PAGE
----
As a writer, I also want to ensure certain rights are guaranteed to me and that I may wield them commercially. Last, I feel that authors need to retain inviolable control as arrangers and artisans of a specific textual iteration, but that others have rights to manipulate and comment through what has been written, and possibly even make some money themselves off that writing.

Maybe giving an author too rigid a control over something they write stifles the micro economy that could be created by various writers using a single piece of writing and making money off it. Let's not forget that regardless, people will pay for writing that is engaging and sophisticated; if what you write does not captivate, no one will pay to read it.

Yes, an author could write something and make a nominal amount of money and then an advertising agency could make millions of a snippet or portion of that writing. That is the gamble; but with that gamble comes the possibility of penning something that gets bought through the ages, like Ginsberg's "Howl and Other Poems" (1956). People have been buying the little fucking black and white City Lights pocket edition of "Howl and Other Poems" (1956) since Norma Jean was filling out Change-of-Name papers.

I mean, you want the author who has labored the hardest, who originally conceived an idea and gestated it through possibly several years of writing, to be the most handsomely compensated. But, you can not always expect that that will be the case. More importantly, should we ensure that this is the case. Should a cap be placed on the commercial priveleges that accompany a piece of writing. For example, should we say that a novel can make 8 million dollars; if your novel makes 8 million dollars, you lose commercial rights to this piece of writing, although legally you don't stop being recognized as author, creator, midwife of a specific iteration.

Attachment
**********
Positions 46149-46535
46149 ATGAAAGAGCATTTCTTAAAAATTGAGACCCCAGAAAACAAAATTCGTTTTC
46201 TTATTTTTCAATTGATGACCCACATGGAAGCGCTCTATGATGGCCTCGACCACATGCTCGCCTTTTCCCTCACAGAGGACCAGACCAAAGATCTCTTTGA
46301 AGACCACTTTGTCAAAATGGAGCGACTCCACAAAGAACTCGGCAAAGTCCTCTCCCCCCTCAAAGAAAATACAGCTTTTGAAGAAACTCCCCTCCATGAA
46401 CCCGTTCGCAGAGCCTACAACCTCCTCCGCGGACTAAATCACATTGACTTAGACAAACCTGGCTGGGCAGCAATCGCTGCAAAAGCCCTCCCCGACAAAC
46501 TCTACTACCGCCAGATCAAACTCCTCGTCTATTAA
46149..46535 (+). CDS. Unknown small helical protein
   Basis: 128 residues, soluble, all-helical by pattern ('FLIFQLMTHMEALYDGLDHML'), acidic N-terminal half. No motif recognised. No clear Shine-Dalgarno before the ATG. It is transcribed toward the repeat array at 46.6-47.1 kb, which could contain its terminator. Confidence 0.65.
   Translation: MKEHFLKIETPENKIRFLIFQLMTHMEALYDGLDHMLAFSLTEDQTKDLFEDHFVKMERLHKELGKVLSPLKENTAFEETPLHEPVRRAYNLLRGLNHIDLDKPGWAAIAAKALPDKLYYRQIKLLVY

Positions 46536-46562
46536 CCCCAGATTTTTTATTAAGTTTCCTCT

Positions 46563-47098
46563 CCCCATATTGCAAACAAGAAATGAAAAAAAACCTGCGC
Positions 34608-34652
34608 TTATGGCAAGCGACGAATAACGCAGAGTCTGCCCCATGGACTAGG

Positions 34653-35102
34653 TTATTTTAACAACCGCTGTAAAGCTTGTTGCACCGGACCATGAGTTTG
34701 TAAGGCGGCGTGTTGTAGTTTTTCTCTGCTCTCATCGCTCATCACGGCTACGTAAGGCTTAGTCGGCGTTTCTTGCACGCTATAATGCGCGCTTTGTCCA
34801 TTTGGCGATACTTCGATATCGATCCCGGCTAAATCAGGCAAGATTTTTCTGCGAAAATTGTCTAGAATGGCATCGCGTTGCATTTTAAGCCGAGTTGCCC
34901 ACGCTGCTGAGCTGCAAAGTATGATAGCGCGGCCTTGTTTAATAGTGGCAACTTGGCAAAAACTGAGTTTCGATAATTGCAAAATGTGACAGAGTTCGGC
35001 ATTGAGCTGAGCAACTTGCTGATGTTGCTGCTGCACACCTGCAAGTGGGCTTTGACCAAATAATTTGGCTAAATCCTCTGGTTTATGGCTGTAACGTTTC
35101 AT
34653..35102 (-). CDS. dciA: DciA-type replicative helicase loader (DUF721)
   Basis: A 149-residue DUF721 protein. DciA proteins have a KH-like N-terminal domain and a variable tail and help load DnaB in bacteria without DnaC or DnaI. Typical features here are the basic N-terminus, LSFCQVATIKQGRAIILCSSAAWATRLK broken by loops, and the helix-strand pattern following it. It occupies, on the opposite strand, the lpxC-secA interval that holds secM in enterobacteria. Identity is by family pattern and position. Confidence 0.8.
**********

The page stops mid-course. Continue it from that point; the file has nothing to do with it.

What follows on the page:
Even though I admire many works that have been illegally spliced together (right now the only thing that comes to mind is Dangermouse's "Grey Album" or any of Girl Talk's songs; I think these are what are referred to as "mashups"). And then there is the argument made famous by Willa Cather that "there are only two or three human stories, and they go on repeating themselves as fiercely as if they had never happened before"

Senator Richard Durbin (Democrat of Illinois) is preparing legislation that would dramatically lower the cost of college textbooks by providing federal grants to faculty whose textbooks are published and marketed over the internet.

There are three types of licensing currently under consideration by Senator Durbin and his staff:

1. BY license—Under this license the author is credited for the work, but does not retain control over changes or future use (either commercial or non-commercial use) once the text is marketed on-line. The material in the textbook would be treated as open information, and anyone would be free to change or use it in any other form. This is the policy strongly favored by “open access” advocates.

2. BYNCSA license—The abbreviation stands for “by attribution, non-commercial, share-alike.” Under this license the author retains the right to prevent future use of the work for profit, but has no control over updates and revisions as long as they are for non-commercial use. This approach has the support of some of the major student advocacy groups.